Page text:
“Biden, a new-found champion of peace through strength, total victory, and bombing people to the negotiating table made this case for winning at all costs:
…“[W]e should announce there’s going to be American casualties. We should go to Belgrade and we should have a Japanese-German style occupation of that country.”

Posted by: vbo | Aug 23 2008 14:28 utc | 17

Just my two cents. Biden was a pusher of the bankruptsy bill. More like the enslavement to credit card company act. What a fuck. Now he does bring some balls to the ticket and hes an insider who assures K Street that the Obama team will start out stable. But in the end, this is more of the same. The nobles ruling the masses. Having said that, I still think Obama will be more liberal economically.

I have very good instincts after dealing with the public for 13years in my jobs, being on several state wide boards etc. I still believe Obama will be more liberal on economic issues than he's showing. He has some Hamilton Project folks on his team, but having Robert Reich and Jered Bernstein makes me feel a little better. They know the last eight years have been a pure disaster and the natives are getting restless.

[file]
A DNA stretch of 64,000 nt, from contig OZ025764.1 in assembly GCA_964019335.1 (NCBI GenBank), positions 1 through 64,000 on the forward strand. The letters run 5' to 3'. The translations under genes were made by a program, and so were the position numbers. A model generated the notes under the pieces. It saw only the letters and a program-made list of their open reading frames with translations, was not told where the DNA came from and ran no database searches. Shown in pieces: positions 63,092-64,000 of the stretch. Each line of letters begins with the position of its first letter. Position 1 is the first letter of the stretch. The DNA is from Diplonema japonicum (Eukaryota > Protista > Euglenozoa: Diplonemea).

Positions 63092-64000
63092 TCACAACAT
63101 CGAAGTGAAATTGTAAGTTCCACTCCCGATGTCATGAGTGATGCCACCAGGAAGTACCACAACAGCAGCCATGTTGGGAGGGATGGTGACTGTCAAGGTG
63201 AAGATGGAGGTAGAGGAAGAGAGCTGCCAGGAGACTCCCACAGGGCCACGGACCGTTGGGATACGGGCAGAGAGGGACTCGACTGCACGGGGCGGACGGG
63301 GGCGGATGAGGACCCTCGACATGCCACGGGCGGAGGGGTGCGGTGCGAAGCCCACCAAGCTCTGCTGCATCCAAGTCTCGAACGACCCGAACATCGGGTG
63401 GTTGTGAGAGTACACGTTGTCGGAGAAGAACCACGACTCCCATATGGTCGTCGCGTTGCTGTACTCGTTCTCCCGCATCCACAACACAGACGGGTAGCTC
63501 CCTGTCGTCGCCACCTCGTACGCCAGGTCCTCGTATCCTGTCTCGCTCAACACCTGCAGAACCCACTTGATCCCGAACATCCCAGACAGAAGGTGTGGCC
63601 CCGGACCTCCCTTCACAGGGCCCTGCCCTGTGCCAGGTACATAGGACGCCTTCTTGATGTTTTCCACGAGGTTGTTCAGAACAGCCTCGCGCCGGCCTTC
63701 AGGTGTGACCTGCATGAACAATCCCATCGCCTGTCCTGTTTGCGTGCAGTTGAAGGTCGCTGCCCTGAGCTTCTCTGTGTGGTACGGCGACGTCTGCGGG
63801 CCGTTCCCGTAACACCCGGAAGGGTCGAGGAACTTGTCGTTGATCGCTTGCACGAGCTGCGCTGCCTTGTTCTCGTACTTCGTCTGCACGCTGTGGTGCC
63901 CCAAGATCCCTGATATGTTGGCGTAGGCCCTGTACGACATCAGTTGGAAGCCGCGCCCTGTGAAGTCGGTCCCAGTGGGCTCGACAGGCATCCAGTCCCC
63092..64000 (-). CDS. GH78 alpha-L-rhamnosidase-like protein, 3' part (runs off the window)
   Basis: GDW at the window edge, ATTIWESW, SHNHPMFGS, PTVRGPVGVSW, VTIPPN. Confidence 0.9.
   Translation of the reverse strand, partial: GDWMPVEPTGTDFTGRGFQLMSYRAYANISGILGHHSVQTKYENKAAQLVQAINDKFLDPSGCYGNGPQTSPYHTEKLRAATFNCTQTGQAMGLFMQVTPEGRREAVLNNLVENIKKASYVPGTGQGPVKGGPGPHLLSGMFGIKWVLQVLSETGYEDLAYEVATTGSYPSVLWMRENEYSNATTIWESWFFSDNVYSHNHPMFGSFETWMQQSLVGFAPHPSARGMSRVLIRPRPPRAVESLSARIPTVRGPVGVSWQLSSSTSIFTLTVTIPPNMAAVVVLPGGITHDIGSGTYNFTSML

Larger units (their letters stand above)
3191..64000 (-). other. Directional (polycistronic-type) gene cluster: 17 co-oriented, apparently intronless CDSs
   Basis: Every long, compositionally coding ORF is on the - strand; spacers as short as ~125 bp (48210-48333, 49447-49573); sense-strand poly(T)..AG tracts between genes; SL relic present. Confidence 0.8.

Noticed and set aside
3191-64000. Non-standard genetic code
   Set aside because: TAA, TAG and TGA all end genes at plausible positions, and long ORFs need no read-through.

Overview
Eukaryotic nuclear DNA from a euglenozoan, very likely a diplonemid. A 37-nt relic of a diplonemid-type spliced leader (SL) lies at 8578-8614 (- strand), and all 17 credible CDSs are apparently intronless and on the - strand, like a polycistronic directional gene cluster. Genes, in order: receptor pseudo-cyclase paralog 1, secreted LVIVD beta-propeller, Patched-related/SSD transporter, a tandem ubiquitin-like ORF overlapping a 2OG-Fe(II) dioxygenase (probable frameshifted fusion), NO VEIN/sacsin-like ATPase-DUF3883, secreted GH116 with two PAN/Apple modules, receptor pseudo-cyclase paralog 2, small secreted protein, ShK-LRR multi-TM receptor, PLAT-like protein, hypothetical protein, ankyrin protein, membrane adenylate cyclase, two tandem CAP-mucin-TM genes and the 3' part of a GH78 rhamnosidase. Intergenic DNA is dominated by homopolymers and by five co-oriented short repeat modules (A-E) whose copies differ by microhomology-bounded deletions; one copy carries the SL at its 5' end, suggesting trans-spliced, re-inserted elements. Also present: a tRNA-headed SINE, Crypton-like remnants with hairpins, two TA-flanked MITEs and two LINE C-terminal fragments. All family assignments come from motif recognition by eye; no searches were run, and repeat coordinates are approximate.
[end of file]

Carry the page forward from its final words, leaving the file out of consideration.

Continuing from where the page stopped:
The agenda has completely changed in DC. Its already been pre-ordained. The mini recession right now is just the deck chairs being re-arranged for a democratic admin. So is foreign policy with the timeline just arranged for troop withdrawal from Iraq.

It has been decided in elite circles the US cannot afford to keep up the wars, and relief for the lower classes is a must. We are falling behind in every category of any economic indicator except for the rich getting richer.

So what to look for in 2009? Much more money flowing to the states. More investment in infrastructure. Tax cuts for the middle class and tax hikes for the wealthy including SS hikes on the rich. Re-regulation of some industries, but just enough to make it look good. Less corporations sucking from the public trough. Commodity prices falling and oil eventually falling below $50 per barrel. Some type of universal health care will pass, but it will rely on the private sector. The presidential ticket will trickle down to local and statewide races and more dem legislator will be voted in. The only thing holding dems back in the last election was the jurymandered districts after the 2000 census.